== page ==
France is in the process of launching the biggest overhaul of anti-corruption legislation in its recent history with the introduction of a bill which addresses internal corporate compliance, cooperation in criminal investigations, and enforcement. Should the bill pass through parliament, it is likely to have major implications for French companies and those looking to do business with them.

Since signing up to the Organisation for Economic Co-operation and Development’s Anti-Bribery Convention in 2000, France has come under repeated criticism for failing to give the fight against corruption the attention that it warrants. The country’s lack of legislation dedicated to tackling corruption abroad by French businesses, and its perceived inertia in enforcing existing laws, has resulted in the US authorities stepping into the breach on a number of occasions. The US Department of Justice has issued huge FCPA-driven penalties against French companies in recent years, including engineering firm Technip, power and transportation group Alstom, and oil and gas major Total. These three companies alone have collectively been fined over $1.2 billion.

Spurred by the growing sense that US authorities were both carrying out the duties of the French state and financially benefitting from the pay-outs, France’s finance minister, Michel Sapin, introduced the framework of a new anti-corruption bill in July 2015. The bill was presented to the French cabinet of ministers by Michel Sapin on 30 March and is expected to come into force shortly.

While the wording of the draft bill has not been publicly debated yet, its reported scope is impressive in its ambitions. It seeks to encourage better corporate practices (through obligatory internal compliance programmes); incentivise greater cooperation between law enforcement and corporations where those good practices have not been followed (via whistle-blower protection and prosecution off-setting provisions); and foster a stronger enforcement environment where compliance and cooperation are not forthcoming (through the creation of an anti-corruption agency with commanding penal powers, including the ability to fine a company up to 30 percent of its turnover).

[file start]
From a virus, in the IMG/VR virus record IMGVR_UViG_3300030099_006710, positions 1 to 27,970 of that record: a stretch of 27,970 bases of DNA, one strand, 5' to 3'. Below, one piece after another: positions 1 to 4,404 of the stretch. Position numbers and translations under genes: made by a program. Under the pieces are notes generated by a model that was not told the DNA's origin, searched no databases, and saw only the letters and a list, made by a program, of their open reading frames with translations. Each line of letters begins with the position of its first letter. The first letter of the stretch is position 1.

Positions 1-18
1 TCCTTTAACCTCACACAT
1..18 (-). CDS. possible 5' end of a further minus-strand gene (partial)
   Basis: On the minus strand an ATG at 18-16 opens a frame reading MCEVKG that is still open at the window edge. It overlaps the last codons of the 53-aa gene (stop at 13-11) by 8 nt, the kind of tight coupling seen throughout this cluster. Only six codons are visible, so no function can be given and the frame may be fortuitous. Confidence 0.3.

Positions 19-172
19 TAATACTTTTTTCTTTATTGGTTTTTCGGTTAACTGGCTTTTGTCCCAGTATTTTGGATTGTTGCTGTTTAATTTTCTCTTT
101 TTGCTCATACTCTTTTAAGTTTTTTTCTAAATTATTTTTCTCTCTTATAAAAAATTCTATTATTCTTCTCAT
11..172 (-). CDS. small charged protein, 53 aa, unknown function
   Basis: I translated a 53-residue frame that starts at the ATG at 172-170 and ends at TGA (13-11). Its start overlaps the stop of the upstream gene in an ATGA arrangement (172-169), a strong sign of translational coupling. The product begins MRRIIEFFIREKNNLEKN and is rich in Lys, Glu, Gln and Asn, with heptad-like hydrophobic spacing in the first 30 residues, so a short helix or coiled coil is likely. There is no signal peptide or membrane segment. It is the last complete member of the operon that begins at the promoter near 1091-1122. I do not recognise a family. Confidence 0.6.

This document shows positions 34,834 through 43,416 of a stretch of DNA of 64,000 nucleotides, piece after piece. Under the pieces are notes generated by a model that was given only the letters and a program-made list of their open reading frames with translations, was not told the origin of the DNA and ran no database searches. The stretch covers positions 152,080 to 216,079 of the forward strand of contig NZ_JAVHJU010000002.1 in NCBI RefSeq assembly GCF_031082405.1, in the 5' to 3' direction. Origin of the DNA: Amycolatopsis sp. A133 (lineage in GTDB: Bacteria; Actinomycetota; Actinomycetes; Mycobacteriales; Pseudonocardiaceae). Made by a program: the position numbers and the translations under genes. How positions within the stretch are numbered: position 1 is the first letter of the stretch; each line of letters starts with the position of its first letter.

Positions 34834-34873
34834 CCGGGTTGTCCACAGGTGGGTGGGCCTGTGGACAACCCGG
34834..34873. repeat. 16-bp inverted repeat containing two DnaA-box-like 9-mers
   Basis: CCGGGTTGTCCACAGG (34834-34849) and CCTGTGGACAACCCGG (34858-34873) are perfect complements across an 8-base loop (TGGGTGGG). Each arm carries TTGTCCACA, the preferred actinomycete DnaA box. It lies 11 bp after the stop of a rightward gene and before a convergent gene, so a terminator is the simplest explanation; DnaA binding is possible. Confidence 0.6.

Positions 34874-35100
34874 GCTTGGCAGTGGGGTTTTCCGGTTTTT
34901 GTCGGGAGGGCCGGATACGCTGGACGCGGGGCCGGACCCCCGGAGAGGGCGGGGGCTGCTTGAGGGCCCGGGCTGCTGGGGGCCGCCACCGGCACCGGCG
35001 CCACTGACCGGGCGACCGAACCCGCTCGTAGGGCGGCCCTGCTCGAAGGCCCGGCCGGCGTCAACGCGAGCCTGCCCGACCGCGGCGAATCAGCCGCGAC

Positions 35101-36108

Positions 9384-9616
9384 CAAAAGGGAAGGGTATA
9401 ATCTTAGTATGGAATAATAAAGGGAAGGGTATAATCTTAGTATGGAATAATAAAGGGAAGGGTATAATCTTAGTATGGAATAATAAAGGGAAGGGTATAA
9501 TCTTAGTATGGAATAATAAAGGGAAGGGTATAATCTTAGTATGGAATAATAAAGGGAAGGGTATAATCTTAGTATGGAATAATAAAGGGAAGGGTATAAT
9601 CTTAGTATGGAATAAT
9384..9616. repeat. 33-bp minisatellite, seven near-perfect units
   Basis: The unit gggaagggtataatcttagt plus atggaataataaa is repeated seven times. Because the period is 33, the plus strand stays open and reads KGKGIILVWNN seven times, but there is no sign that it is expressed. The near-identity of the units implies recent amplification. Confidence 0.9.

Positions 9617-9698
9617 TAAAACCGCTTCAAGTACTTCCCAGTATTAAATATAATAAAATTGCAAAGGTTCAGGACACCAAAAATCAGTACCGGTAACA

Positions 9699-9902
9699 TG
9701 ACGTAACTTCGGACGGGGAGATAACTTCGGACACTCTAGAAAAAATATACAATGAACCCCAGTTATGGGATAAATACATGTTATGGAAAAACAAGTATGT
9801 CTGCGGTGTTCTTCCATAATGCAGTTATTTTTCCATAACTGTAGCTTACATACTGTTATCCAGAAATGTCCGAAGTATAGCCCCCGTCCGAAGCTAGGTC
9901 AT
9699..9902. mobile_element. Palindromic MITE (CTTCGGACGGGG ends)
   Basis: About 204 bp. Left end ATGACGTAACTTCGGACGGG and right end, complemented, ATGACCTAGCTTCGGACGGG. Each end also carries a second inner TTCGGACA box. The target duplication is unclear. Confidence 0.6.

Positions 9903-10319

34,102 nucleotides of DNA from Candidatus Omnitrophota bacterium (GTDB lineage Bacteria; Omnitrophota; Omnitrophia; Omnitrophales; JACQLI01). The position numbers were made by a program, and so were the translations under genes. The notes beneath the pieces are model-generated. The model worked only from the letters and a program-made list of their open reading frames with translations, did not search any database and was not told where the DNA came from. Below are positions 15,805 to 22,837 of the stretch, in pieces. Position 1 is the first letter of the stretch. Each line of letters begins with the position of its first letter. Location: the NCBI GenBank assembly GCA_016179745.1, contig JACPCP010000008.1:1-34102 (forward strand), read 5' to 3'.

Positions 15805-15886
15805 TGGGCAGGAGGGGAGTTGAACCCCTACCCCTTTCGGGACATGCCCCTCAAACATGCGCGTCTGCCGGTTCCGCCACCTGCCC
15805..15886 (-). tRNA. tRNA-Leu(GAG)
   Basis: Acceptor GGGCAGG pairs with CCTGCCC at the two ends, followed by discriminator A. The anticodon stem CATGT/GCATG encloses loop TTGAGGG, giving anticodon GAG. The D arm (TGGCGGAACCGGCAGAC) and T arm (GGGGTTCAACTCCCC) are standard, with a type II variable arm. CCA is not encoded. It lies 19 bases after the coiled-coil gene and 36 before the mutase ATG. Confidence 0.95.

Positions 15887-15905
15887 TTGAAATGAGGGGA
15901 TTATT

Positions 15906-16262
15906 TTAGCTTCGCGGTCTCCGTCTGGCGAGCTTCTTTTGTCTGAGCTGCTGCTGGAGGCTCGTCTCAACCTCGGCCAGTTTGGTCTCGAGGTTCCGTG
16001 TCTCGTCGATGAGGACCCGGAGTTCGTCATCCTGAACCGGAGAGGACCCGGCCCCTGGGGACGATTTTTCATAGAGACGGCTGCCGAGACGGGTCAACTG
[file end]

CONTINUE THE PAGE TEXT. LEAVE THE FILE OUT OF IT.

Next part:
Not to be outdone by the UK’s Bribery Act 2010, the law also proposes to introduce provisions enabling the prosecution of corruption offences committed abroad. This is likely to mark a major shift in the corporate culture of French businesses in a way that periodic prosecutions by the US authorities could not.

Enforcement of the Bribery Act has also stepped up. Although initially derided for its lack of bite, there has recently been a significant increase in successful overseas corruption prosecutions under the Bribery Act. In November 2015 the UK’s Serious Fraud Office also struck its first major deferred prosecution agreement with ICBC Standard Bank – with the latter agreeing to pay a large fine for failing to prevent bribery in Tanzania – showcasing the legislation’s range of enforcement powers. Such successes will increase the pressure on France to ensure that it is not simply paying lip service to the idea of curbing extra-territorial corruption.

The so-called Loi Sapin is very much in its infancy. A piece of legislation as ambitious as this is unlikely to make it through parliament in its entirety. There are also plenty of details to be ironed out, like the criteria under which the positive obligation to implement a compliance programme will apply.

Nevertheless, the legislation has momentum and those considering commercial relationships with French companies should expect a significant change in the enforcement landscape. Foreign companies will therefore need to have an even greater understanding of the risk profile of their French acquisition targets, joint venture partners and agents. That means knowing the risk profile of their owners and key decision makers and, most importantly in this context, the way in which they generate and carry out business.

By Goran Maksimovic
Head of Business Intelligence Europe

Image: PA